There is a good chance you will disagree with my characterization of Romanticism, however, but I do think Goethe in his best poetry, always overcomes such otherwise Romantic leanings, perhaps in part thanks to Schiller’s sagacious guidance? I encountered this Goethe poem only recently, but it is much to my taste, and so I guess in that you did touch on something in seeing hints of that spirit. https://www.thechainedmuse.com/single-post/2018/03/25/Translation-Wanderer%E2%80%99s-Night-Song—Johann-Wolfgang-Goethe

      As for Wordsworth, I have trouble enjoying most of his stuff. It seemed one of the only meaningful pieces he wrote (there are some minor decent things) was his Ode on an Intimation of Immortality, where he essentially, at least I think, rejects, or takes a much more mature stance towards his earlier thoughts (and writings), which unfortunately seems to have come much much later, rather too late. Despite that, that piece is quite good, and I would argue that Keats thinking begins where Wordsworth’s ended. I do have to commend Wordsworth’s on that part, to as a result having been able to lead Keats, at his tender age, to come face to face with this higher intimation of immortality (a theme most Romantics shy away from).

      Reply
  3. David B. Gosselin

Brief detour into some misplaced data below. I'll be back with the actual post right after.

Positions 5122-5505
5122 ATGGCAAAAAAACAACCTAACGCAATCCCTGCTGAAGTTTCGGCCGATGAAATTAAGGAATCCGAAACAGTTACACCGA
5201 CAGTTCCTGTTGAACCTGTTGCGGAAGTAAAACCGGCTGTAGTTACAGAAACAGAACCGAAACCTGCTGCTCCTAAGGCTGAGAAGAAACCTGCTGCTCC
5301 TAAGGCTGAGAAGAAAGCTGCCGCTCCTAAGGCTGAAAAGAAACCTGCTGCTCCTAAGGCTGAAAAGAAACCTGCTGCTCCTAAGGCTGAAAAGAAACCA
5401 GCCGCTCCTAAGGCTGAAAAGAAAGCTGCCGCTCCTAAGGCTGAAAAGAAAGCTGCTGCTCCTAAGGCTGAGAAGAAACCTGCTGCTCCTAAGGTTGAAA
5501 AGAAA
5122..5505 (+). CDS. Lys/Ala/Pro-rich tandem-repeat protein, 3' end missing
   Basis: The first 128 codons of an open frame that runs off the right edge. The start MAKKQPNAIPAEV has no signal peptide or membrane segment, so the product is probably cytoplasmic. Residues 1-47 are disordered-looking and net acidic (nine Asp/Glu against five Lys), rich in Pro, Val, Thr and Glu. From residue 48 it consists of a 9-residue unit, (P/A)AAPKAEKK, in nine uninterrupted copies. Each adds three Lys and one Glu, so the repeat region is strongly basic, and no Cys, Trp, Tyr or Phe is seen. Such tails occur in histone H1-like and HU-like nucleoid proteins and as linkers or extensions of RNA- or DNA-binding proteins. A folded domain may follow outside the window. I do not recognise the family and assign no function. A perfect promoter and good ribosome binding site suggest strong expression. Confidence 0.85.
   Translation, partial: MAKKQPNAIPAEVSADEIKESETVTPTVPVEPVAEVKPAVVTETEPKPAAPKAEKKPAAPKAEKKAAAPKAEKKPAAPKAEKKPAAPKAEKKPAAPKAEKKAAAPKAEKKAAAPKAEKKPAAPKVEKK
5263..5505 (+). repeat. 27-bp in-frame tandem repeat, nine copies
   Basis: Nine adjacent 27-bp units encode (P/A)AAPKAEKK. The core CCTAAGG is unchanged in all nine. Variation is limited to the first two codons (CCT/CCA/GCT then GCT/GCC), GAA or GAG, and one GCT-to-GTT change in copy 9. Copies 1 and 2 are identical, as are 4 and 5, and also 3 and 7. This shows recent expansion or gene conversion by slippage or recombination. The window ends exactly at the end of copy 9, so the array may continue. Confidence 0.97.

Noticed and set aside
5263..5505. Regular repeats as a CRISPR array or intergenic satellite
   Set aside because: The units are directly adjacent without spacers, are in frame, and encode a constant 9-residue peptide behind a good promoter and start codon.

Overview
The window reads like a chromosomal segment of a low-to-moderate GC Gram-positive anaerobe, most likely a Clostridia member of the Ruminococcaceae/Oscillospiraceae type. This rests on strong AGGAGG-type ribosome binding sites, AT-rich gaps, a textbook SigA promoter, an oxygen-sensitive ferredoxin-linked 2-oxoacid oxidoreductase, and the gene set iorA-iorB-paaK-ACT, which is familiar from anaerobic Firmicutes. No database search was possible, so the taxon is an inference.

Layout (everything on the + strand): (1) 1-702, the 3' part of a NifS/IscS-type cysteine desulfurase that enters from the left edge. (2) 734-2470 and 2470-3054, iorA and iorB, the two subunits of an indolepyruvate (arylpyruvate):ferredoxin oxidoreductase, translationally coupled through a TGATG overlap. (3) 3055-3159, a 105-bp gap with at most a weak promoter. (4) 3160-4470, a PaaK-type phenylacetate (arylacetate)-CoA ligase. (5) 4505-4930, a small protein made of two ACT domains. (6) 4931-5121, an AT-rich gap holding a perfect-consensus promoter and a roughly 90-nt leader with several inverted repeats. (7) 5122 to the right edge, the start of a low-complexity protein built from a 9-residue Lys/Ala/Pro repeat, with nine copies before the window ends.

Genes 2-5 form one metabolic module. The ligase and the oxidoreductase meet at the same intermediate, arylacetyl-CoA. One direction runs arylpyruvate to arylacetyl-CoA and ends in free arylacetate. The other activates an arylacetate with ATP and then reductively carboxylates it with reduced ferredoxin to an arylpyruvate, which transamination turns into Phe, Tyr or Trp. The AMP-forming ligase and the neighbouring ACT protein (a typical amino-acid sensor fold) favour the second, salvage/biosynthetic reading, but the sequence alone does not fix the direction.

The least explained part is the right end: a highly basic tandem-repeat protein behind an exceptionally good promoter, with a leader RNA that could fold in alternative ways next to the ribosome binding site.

Thank you for the kind words everyone.

    It is becoming clearer and clearer to me that the recitation of classical poetry is primordial for a true revival of classical poetic composition. It is like a piece of classical music, where the idea can soar or sink with the performance. Listening to a performance of Beethoven’s Eroica by Furtwangler vs. the same symphony by Karajan is two completely different worlds – Furtwangler’s being one of empyreal beauty while Karajan’s nears the quality of elevator music. While it’s true a poem’s hidden truths will always be preserved regardless of who approaches it, I think by reviving the culture of classical recitation, this does in fact bring the ideas of poetry to the forefront and it can help many who only faintly grasp something to get a performative sense of it – to see how the idea actually “works”. Otherwise in terms of getting the message across I think of the analogy of the sermon which takes place inside a church and reaches its dedicated congregation while the church bell and its ringing then helps extend the message through the town as a whole.